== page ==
I Tried LetsGetChecked To Monitor My Hormones

LetsGetChecked Male Hormone Kit

LetsGetChecked Male Hormone Kit

LetsGetChecked is a personal health testing company that provides dozens of blood tests to consumers. Originally headquartered in Dublin, Ireland, LetsGetChecked now has a headquarters in New York and has been available in the US since 2017. There are categories of tests, which are small kits that come in a box, including Sexual Health, Male Health, Female Health and Wellness. More specifically, there are dozens of types of tests can provide a detailed reading of blood for hormones, cancer, vitamins, minerals, cholesterol, thyroid, diabetes, female fertility, celiac, cortisol, HIV/AIDS, STDs, and more. I tried the Male Hormone Advanced kit ($179) and will get more into that below. There are basic Male Hormone kits starting from $139. UFC fighters TJ Dillashaw, Anthony Pettis, and Michelle Waterson have all tried LetsGetChecked and I believe more athletes will keep closer tabs on their personal health.

The obvious question is: Why not just go to the doctor and get these tests done?

Well, quite frankly, I don’t know the real answer. I’d postulate those UFC fighters have doctors, so why not just get your blood tested for various markers by a doctor? The only obvious answer is convenience. Hormones like testosterone, cortisol and estrogen can change day to day, so athletes may want more frequent checks of their hormones, vitamins, triglycerides, etc. For the average consumer, I can see people who are temporarily without health insurance using LetsGetChecked to make sure everything is in order. Last, I can see high school/college students using LetsGetChecked to do STD and HIV/AIDS tests without having to visit Planned Parenthood, a hospital, or their family doctor and thus their parents/guardians finding.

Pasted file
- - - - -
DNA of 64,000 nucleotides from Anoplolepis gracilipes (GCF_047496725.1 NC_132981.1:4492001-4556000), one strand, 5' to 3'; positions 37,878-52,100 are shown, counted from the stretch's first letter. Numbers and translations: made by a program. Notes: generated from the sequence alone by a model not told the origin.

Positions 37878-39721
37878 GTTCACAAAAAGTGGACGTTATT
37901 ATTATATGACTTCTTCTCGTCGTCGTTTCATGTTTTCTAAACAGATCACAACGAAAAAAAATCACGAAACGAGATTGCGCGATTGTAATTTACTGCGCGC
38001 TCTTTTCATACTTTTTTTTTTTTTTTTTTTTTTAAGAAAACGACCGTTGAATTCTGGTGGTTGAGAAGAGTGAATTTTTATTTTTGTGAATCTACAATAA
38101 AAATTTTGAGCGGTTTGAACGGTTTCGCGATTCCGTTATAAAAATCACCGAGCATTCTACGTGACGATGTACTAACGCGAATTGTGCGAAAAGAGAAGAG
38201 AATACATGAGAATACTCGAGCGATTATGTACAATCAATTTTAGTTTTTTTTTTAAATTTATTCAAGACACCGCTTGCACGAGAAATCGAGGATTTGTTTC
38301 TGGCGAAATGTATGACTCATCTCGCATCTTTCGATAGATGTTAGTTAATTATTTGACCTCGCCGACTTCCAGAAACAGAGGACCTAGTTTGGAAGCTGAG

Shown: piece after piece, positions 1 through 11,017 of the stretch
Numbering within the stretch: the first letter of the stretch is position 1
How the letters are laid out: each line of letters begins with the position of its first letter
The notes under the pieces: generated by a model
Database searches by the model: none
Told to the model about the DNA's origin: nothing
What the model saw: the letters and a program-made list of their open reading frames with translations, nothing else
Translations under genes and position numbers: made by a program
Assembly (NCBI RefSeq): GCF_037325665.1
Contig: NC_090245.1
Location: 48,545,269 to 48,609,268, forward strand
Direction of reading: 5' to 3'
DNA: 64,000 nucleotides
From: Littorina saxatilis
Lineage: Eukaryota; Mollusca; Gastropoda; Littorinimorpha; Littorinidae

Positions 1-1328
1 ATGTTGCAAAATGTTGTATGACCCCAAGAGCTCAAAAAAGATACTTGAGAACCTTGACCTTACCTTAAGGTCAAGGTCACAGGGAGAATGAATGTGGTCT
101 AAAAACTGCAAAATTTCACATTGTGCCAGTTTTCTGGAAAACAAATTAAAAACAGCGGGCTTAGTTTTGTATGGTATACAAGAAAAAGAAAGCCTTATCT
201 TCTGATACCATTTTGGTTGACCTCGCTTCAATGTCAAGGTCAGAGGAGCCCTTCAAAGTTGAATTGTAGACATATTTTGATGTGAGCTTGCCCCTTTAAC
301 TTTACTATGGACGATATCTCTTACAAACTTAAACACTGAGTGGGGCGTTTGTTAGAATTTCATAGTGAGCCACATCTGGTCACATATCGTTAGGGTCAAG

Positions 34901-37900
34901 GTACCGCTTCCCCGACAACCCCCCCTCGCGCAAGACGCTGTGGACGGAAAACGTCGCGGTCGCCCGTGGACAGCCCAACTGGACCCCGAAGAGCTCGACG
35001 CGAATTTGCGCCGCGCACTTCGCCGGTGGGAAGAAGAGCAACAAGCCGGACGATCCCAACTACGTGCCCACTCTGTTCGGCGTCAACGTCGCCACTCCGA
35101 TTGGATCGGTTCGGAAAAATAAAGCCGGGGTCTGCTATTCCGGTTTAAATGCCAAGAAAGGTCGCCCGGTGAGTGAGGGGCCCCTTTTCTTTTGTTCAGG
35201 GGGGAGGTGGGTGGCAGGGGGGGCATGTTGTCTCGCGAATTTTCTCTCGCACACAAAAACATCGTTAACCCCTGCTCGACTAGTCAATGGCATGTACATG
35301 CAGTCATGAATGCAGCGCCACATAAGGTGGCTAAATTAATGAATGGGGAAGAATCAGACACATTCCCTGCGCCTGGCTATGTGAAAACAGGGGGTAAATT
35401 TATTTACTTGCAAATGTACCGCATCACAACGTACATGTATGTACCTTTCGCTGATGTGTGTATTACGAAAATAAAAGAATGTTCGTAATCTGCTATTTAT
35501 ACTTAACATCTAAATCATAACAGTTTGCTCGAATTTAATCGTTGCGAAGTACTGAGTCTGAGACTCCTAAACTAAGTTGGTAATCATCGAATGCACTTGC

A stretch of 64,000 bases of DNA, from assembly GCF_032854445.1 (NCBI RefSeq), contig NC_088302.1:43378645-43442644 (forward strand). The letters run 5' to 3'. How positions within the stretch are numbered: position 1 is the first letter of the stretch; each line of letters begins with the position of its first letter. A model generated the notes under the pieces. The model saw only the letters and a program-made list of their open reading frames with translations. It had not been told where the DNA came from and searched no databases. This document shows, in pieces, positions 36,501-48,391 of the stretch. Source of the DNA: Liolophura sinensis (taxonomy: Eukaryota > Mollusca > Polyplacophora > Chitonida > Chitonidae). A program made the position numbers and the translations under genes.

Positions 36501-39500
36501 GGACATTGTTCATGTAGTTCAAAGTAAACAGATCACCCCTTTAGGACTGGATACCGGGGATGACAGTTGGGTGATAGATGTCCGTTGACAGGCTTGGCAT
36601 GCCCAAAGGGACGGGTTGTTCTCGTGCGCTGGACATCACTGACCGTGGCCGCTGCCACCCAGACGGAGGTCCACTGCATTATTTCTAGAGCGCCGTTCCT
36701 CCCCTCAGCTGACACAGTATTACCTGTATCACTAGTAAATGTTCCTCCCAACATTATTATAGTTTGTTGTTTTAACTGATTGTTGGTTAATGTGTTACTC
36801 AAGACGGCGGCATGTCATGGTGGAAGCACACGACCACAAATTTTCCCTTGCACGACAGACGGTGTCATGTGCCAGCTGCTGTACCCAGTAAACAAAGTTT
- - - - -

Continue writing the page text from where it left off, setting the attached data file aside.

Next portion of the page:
Ultimately, sometimes by the time you see a doctor, it’s too late to play catch up when certain things go wrong. Check out my experience with the Male Hormone Kit.


Empty Blood Collecting Tube (included)

Empty Blood Collecting Tube (included)

The kit comes with a few small pricking devices, alcohol wipes, a tube to collect blood, a biohazard envelope for the sample, directions on how to draw blood, a shipping label and a packaging sleeve. Prior to even doing the at-home test, I called UPS to schedule a pickup of the product so I didn’t have to go ship it myself. I pricked my index finger as directed and massaged the blood into the tube. I actually had to prick my middle finger too in order to fill the tube. Once the tube was filled, I shook it a couple of times as directed. Then, I placed it in the biohazard bag, which got placed in another envelope. A few minutes later, the UPS guy was at my door to pick it up. Check out the video of me drawing the blood.

Taking blood for my LetsGetChecked Test

This whole process was a lot quicker than scheduling a doctor’s appointment, driving there, waiting for the nurse to call me, and waiting for the doctor. Note: I did this at 12pm which is not the peak of testosterone for men. Males have peak testosterone in the morning, after they wake up.


I received the results in my e-mail inbox within a few days from the UPS guy picking the blood sample up.

Testosterone: 19.5 nmol/L
Normal range for a male is 7.6-31.4 nmol/L

Sex Hormone Binding Globulin (SHBG): 41.00 nmol/L
Normal range for a male is 16-55 nmol/L.

Free Androgen Index: 47.6
Normal range for a male is 24-104.

Prolactin: 196 mlU/L
Normal range for a male is 86-324 miU/L

Oestradiol: 93 pmol/L
Normal range for a male is 0-192pmol/L

What are these hormones and what do they mean?


I spoke with a nurse from LetsGetChecked after receiving the results, as would any client, and she gave me the breakdown of my results.

“Testosterone peaks at 25 and slowly declines. To increase testosterone naturally, make sure you manage stress well. It’s not appropriate for us to say live stress free because nobody lives stress free anymore. Make sure the sample is taken first thing in the morning at 7am or 8am. Also, optimize Vitamin D and folic acid. Eat healthy fats and do high intensity exercise,” nurse Emma says.